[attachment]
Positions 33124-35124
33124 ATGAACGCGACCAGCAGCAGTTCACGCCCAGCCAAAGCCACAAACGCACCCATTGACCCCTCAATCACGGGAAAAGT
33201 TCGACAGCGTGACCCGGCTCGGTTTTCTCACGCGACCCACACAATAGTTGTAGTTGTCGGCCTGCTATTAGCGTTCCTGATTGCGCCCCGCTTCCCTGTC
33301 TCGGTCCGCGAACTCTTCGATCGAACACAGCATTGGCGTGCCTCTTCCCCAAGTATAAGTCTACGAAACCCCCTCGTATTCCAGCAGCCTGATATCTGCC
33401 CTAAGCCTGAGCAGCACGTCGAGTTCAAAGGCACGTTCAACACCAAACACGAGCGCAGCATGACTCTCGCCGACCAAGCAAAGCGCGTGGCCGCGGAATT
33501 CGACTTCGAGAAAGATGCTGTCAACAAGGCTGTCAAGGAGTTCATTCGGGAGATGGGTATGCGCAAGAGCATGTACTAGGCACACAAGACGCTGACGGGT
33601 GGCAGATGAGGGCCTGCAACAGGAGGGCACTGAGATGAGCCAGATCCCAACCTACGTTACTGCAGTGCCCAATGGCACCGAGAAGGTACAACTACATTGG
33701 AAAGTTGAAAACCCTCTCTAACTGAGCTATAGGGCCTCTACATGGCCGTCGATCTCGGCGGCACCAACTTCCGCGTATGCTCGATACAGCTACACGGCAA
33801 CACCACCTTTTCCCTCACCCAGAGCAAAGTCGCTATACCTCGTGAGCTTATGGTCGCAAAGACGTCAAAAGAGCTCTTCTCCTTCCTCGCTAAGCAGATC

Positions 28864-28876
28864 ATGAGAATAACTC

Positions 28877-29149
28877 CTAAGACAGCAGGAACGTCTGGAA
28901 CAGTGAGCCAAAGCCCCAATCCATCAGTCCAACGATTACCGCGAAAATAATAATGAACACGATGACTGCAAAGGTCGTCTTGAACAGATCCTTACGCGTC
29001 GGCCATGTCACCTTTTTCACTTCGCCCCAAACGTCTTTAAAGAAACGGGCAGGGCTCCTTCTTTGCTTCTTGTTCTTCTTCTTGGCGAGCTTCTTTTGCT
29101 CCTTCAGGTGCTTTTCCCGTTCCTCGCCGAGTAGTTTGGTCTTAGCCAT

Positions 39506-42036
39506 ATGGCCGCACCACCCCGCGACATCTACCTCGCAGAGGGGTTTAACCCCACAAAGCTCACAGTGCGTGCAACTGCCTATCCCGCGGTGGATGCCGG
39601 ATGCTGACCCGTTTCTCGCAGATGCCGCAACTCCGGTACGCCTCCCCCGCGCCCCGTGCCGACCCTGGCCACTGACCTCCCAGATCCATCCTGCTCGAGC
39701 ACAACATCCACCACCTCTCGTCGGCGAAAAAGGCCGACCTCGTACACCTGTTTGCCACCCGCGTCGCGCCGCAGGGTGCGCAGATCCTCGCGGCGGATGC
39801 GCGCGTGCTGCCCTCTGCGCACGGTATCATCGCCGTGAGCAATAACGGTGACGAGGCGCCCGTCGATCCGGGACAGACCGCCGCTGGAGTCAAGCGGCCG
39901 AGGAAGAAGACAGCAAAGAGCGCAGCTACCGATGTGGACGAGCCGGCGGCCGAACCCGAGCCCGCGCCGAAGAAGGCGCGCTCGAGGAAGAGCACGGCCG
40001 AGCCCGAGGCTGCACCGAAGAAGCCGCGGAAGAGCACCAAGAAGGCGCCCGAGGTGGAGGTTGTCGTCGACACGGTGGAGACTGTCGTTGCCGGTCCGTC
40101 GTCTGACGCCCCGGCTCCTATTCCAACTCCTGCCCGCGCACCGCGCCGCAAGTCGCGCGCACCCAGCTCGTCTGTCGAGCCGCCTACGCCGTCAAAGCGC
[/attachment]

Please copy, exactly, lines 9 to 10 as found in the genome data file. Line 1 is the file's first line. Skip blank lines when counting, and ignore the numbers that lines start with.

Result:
33801 CACCACCTTTTCCCTCACCCAGAGCAAAGTCGCTATACCTCGTGAGCTTATGGTCGCAAAGACGTCAAAAGAGCTCTTCTCCTTCCTCGCTAAGCAGATC

Positions 28864-28876